Wanderlust and Chocolate
Yesterday I awoke with a start, the mid-morning light streaming through the tall windows of my bedroom and the dull buzz of a Kir Royale headache echoing in my brain. Stretching my legs under the comfort of my warm duvet, I negotiated getting vertical from horizontal. So far, so good.
The delightful aroma of chocolate and butter, two of the most amazing elements on the planet, filled my apartment making my stomach grumble as I slipped into the kitchen to start a pot of tea.
I still haven’t gotten used to the fact that I can smell pain au chocolat from the boulangerie across the street while I float in early morning sleep.
My tiny 6th floor flat in a stately but worn eighteen-century building in the 6th arrondissement has everything I need and love: a cozy fireplace, sitting room with huge windows, a simple, but sunny kitchen; and an amazing bedroom with a claw foot tub under one window. I could easily stay in all day, enjoying the play between light and shadow as the morning turns to afternoon turns to dusk. Instead, I have a painting class in an hour and that bakery across the street has a croissant with my name on it.
Lost in reverie as I dress and consider my good fortune, an unwelcome intrusion imposes on my perfect Paris day. I wake up. For real. In my bed in San Diego. The incongruity of it all shocks me conscious. No smell of chocolate, no bakery across the street, no painting class to attend.
Now don’t misunderstand me, San Diego is a fine place, but it’s not Paris. Or Mexico. Or Argentina. Or Croatia. Or any number of foreign locales that get my wanderlust flowing. And while I don’t have a pied-à-terre in Paris, or any other town for that matter, that doesn’t keep my vivid dreams from insinuating themselves into my somewhat average life. I dream in color. I dream in adventure. I dream expatriate.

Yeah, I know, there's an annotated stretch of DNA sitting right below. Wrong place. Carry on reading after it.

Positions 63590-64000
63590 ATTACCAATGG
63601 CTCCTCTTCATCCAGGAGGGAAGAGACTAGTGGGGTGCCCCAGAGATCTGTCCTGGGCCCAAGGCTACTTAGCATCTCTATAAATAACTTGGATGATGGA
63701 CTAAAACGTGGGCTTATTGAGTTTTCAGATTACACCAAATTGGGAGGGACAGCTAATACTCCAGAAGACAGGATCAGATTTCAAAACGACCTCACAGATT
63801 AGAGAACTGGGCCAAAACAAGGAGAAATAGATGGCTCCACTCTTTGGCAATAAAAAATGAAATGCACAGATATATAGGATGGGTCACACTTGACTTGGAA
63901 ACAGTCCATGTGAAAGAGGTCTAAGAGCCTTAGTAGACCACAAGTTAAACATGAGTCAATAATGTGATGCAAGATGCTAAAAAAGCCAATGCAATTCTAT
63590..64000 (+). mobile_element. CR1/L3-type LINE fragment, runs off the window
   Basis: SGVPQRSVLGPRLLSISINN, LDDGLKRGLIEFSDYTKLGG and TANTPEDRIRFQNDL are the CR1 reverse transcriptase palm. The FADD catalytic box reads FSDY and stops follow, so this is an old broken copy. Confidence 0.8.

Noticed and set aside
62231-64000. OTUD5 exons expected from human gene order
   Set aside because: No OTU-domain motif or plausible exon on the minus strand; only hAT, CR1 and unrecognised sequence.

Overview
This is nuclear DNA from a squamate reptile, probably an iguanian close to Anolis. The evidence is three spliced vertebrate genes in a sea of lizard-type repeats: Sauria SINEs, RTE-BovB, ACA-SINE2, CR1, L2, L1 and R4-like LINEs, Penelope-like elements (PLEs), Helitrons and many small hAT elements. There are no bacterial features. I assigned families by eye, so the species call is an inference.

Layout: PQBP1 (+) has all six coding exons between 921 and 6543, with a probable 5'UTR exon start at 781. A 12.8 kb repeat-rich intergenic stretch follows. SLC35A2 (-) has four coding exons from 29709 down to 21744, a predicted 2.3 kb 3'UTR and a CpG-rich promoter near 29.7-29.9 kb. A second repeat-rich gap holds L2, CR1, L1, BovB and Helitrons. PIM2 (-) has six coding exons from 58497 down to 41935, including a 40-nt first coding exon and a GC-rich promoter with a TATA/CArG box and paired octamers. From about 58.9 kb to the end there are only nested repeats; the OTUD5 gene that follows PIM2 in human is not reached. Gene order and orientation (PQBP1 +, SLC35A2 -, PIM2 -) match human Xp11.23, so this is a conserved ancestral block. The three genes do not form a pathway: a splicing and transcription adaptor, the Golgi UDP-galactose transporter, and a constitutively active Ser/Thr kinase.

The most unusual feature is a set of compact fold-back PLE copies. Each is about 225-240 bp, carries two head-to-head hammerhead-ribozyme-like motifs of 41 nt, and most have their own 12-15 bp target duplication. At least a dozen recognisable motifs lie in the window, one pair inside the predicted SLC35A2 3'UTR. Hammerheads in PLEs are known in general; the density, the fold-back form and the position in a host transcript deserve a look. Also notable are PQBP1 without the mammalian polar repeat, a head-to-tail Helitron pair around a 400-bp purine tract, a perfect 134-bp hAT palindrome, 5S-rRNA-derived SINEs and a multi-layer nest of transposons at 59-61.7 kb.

I dream of zipping from continent to continent, touching down for a few months at home, only to jet off to another home—just one of a few scattered about the globe like crumbs along my path.
I am afflicted, in equal parts, with wanderlust and the opposing need for rootedness, for a sense of home. Like the Pushme-Pullyu, Dr. Doolittle’s fictional two-headed llama, I am torn by the leave or stay dilemma, a situation that makes my life a moving target. Just as I figure out a new neighborhood or town, and I get my home set up and infused with the things that make it mine, I am ready to shove off again for another town.
More compelling than the itch to travel is my desire to move to another country. To be foreign, a stranger, the other.
I love the challenge and the sensation of being in an unfamiliar country forced to use all my faculties and abilities to navigate curious streets and colorful maps while steering clear of creepy areas and food that doesn’t agree with me. To wake up in Paris or Prague and sip a strong coffee from the corner bar in my adopted, regardless of how brief, neighborhood gives me joy beyond compare.
Lately, these travel scenarios have become a mainstay of my nightly dreams and my daily musings. It’s a sign that I need to get out and unfold my wings. It’s been far too long since I have left the comfort of my country and done something other than work. I think 2008 will be a year of new adventures, carbon footprint be damned. And who knows, perhaps I’ll come across my dream country—a place I can truly call home.
[This piece was originally published in All Things Girl, Dec. 2007]